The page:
Preheat oven to 350 F. To make crust, grease a 9-inch springform pan. Process chocolate wafers in blender or food processor to yield 1½ cups. Combine with other ingredients in a small mixing bowl. Press mixture in the bottom of springform pan and bake in preheated oven for 10 minutes. Cool.
In a stand mixer fitted with the paddle attachment (or in a large mixing bowl, using a handheld mixer), mix mascarpone and cream cheese until smooth. Add eggs, sugar, brandy and vanilla and mix until smooth and well combined. Pour filling into cooled pan, smooth top and bake until cake is lightly browned and pulls away slightly from the pan, about 55 to 60 minutes. Remove to a rack to cool. When completely cooled, cover and refrigerate for at least 8 hours before serving.

Makes 12 or more servings.


Pecan Pie

Whether to use pecan halves or pieces is a decision that has split families. Using a combination of both may be a peaceable solution.

Most pecan pie recipes call for corn syrup, and some historians believe that pecan pie was created as a way to market Karo. Be that as it may, I am not a big fan of corn syrup, but I do love cane syrup, hence this recipe.

Ingredients
Crust
1¼     cups all-purpose flour
¼     teaspoon salt
8     tablespoons cold unsalted butter
4     tablespoons ice-cold water
Filling
4     large eggs, at room temperature
1     cup light brown sugar
½     cup cane syrup
2     teaspoons pure vanilla extract
¼     teaspoon salt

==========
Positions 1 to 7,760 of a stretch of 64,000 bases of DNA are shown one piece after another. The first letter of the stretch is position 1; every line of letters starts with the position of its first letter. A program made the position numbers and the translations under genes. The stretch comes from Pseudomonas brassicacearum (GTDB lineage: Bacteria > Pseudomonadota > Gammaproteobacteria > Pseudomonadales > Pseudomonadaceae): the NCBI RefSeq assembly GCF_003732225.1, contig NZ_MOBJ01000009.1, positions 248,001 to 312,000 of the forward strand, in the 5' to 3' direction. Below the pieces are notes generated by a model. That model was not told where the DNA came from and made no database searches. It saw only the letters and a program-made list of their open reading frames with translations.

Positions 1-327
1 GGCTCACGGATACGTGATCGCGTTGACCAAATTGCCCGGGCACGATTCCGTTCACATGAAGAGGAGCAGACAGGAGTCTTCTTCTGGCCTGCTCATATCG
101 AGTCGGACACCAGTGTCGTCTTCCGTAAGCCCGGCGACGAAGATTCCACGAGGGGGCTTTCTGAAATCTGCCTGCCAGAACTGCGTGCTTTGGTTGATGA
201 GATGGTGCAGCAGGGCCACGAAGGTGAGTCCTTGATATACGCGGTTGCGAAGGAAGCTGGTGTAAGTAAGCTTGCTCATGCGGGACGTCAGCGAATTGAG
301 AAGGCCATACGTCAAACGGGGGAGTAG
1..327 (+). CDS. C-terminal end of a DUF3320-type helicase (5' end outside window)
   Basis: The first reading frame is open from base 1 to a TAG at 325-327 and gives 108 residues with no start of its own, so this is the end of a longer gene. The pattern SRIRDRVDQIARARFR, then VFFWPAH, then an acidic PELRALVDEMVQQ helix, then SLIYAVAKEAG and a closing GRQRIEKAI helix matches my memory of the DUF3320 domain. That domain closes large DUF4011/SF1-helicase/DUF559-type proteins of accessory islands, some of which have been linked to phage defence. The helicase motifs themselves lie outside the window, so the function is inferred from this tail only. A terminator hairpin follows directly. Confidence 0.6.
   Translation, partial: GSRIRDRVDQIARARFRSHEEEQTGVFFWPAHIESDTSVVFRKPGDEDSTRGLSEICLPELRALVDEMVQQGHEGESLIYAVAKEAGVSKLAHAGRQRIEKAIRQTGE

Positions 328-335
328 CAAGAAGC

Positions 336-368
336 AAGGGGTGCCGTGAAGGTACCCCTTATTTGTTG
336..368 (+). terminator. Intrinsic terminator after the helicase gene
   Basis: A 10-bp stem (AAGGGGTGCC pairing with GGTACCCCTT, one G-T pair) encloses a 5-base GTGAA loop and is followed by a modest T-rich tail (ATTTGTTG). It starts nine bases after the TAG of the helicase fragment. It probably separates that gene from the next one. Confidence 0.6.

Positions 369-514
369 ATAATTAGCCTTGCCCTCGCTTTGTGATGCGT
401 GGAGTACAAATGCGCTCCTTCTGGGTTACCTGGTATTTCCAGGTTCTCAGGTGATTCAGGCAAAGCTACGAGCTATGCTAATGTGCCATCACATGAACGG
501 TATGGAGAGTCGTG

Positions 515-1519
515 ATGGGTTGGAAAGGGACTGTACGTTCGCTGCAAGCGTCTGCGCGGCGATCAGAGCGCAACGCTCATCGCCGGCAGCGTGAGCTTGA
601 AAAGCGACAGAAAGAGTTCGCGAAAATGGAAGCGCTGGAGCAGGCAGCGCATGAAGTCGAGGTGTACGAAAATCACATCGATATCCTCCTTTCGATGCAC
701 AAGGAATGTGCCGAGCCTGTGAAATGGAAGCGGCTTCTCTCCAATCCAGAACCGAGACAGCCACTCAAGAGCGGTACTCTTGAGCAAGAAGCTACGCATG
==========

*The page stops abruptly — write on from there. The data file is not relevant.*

5     tablespoons unsalted butter, melted and cooled
1¼     cups pecan halves, pieces or a mixture


Preparation
To make crust, combine flour and salt in mixing bowl. Cut butter into small pieces and mix into flour with a pastry blender, two knives or your fingers until mixture is like coarse meal with pea-sized clumps of butter. Add water, one tablespoon at  time, until dough begins to come together. Turn out onto a lightly floured surface, form into a disc and wrap in plastic wrap. Refrigerate for at least two hours before proceeding.
Preheat oven to 425 F. Roll out crust and fit into a 9-inch pie pan. Trim off excess and fashion edge as desired.
In a mixing bowl, beat eggs with a wire whisk until well mixed. Add brown sugar, cane syrup, vanilla, salt and melted butter and whisk to combine. Stir in pecans. Pour filling into crust and place on a rack in the lower third of oven. Reduce heat to 325 F and bake until filling is set and crust has browned, about 40 minutes. Cool pie on a wire rack.

Makes 8 servings.


Apple Pie

Apple pie evokes strong feelings. Many devotees have ironclad rules about what should and should not go into apple pie. What kind of apples? Which seasonings and how much of them?  What to use for a thickener? This recipe uses almond flour, which adds flavor, unlike flour, cornstarch or tapioca. But if you don’t have almond flour, use one of the others.

Ingredients
Crust
2     cups flour
¼     teaspoon salt
14     tablespoons cold unsalted butter
7-8     tablespoons ice cold water
Filling
5-6     large apples
½     cup sugar
2     tablespoons almond flour
½     teaspoon cinnamon
¼     teaspoon nutmeg
pinch salt
2     tablespoons freshly-squeezed lemon juice
1     teaspoon pure vanilla extract